2015 Conference Review

Sedation Literature Year in Review

Reviewed by Jocelyn Grunwell, MD and Pradip Kamat, MD

The Sedation Year in Review Panel from the SPS 2015 Annual Conference held in St. Louis, Missouri reviewed articles from June 2014 to May 2015.  The articles were selected based on the hierarchy of evidence. For example, randomized control trials over observational studies, and studies from large patient multi-center databases, such as the Pediatric Sedation Research Consortium (PSRC), were given preference.  Main search terms included: drugs, monitoring, adverse events, quality, safety, sedation regulation, and sedation education.

A brief summary of the articles reviewed follows:

1) Hospital Pediatrics. 2015; 5(3): 148-53: Variation in Procedural Sedation Practices Among Children’s Hospitals. This survey showed variation in procedural sedation with respect to sedation provider, site of sedation and sedation agent. In hospitals where sedation was not provided by pediatric hospitalists, more procedures requiring sedation and analgesia were performed in the operating room, otherwise no sedation was provided to the patient.

2) Pediatr Crit Care Med. 2015; 16:11-20. Pediatric Critical Care Physician-Administered Procedural Sedation Using Propofol: A Report From the Pediatric Sedation Research Consortium Database. This is the largest report of adverse events using propofol by pediatric critical care physicians outside the ICU. The overall adverse event rate for procedural sedation was 5%, and the serious adverse event rate was 2.21%. In a logistic regression, the highest risk was seen when patients were sedated in the dental suite for dental procedures and when > 3 medications were used.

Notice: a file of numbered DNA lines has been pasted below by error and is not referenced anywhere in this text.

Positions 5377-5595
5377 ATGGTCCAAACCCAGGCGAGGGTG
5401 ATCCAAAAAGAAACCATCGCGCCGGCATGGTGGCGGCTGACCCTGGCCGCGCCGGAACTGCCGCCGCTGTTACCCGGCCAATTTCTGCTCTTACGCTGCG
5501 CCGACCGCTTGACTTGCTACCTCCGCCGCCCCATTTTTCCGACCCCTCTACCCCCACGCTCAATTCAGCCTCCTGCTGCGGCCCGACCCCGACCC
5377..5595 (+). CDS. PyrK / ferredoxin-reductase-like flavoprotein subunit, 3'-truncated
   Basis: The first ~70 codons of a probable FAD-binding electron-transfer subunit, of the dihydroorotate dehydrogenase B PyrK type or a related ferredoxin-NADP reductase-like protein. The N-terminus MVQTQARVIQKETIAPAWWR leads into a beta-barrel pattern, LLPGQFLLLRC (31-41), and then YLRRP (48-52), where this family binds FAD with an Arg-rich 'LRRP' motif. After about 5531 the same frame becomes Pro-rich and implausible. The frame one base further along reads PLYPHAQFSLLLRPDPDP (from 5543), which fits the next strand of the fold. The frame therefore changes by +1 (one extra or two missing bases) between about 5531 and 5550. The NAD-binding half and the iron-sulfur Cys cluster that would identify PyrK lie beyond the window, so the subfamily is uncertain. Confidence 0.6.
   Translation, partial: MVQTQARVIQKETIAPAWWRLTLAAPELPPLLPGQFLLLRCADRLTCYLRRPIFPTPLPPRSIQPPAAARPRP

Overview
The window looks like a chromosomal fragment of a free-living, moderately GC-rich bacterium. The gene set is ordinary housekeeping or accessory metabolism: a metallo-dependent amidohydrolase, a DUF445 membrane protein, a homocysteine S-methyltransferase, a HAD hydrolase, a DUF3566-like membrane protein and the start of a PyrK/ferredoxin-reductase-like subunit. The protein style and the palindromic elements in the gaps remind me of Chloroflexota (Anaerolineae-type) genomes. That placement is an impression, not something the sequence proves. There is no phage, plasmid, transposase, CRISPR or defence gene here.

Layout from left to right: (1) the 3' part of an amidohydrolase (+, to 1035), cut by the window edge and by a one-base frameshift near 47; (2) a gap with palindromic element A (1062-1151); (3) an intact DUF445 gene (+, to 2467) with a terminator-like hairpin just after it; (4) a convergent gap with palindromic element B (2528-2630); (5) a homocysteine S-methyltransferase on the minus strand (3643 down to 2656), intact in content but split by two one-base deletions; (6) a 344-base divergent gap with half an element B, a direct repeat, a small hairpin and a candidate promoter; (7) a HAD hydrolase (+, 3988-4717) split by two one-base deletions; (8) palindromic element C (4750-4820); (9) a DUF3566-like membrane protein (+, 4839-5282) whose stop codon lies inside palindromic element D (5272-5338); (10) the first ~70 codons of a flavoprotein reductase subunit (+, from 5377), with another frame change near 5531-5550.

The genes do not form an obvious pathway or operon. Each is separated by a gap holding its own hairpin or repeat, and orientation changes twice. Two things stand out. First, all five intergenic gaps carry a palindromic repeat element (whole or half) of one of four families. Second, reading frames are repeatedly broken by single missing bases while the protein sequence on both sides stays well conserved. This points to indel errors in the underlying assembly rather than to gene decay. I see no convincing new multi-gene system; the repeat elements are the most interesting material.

3) Paediatr Anaesth. 2015 Jul; 25 (7): 689-97.  The impact of obesity on pediatric procedural sedation-related outcomes: results from the Pediatric Sedation Research Consortium. This study looked at the impact of obesity on sedation adverse events and required interventions in 29,000 pediatric patients. The study found that obesity is an independent risk factor for adverse respiratory events including, airway obstruction, laryngospasm, inability to complete procedure, and prolonged recovery, during procedural sedation. These severe adverse respiratory events led to an increased frequency of airway interventions in obese patients compared with non-obese patients.